Last Wednesday, I had to go for two scans in a row: an MRI followed by a 3D CT. This is part of the pre-assessment for SIRT, to make sure my arteries are suitable and that the procedure is “technically feasible” for me.
It was arranged by my private consultant oncologist, and when they called to tell me about these appointments, I double-checked that I would be able to use my portacath. Yes, they said, that would be fine.
If you don’t know what I’m talking about, this is my portacath. It’s a little titanium implant under the skin of my chest and is accessed by a needle. The port allows me to receive chemo directly into a vein above my heart.
I picked up Mom and Dad from Heathrow and we went up to Oxford for a bit of sightseeing prior to my appointments. My appointments were at 4pm and 5:15pm, but the letter said to allow an hour to park. We left ourselves over an hour, just in case.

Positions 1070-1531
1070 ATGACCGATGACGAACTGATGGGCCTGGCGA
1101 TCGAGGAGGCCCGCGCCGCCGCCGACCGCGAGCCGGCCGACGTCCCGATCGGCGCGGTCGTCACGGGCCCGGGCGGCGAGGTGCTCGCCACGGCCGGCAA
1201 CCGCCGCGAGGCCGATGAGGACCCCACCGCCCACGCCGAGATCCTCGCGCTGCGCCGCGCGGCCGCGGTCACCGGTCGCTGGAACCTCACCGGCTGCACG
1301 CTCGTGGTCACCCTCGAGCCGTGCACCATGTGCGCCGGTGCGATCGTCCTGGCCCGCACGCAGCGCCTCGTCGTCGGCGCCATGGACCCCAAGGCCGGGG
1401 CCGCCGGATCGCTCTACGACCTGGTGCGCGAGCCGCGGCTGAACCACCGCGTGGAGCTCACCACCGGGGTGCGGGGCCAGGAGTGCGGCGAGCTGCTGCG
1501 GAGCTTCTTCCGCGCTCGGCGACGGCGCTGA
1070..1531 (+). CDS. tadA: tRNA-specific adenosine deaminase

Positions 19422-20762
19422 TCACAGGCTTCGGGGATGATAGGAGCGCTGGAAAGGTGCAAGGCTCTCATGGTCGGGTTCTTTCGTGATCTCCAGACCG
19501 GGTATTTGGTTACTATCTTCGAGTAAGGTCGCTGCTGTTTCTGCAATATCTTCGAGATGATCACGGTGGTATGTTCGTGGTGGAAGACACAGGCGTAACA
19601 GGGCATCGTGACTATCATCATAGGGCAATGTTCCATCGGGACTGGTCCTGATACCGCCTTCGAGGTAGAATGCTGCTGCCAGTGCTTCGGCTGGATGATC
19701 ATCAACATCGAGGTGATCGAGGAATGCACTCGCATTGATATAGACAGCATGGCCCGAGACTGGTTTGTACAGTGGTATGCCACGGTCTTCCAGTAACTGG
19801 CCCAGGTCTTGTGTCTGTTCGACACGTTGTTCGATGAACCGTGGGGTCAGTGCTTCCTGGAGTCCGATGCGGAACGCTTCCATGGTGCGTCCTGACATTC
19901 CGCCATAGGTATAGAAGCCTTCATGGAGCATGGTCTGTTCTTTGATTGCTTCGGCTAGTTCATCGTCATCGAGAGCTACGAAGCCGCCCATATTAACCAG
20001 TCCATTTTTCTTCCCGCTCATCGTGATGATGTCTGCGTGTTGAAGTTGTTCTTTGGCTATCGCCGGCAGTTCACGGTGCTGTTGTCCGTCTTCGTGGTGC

I arrived at Radiology reception at Churchill hospital an hour in advance of my first scan and asked, “Do I need to go to oncology to have my port accessed?” The receptionist told me to wait and that the radiology team would let me know.
It was a cold day and I was thoroughly chilled, having just wandered around the streets of Oxford. I was also having ileostomy issues (in the way of diarrhea) so I was hoping the stodgy pizza we’d eaten would slow things down as it usually does and I began pounding back my water bottle to build back up my hydration.
Not ten minutes later, I was called through to have my scans. I assumed I was being called in early to have my port accessed or to be sent down to oncology for it.
I was taken to a cold room in which I was asked to remove my jumper and bra behind a blue curtain. I had to move my stuff immediately as the curtained corner was needed. I was taken to the other corner of the room which had a table with a pillow on it and two stools.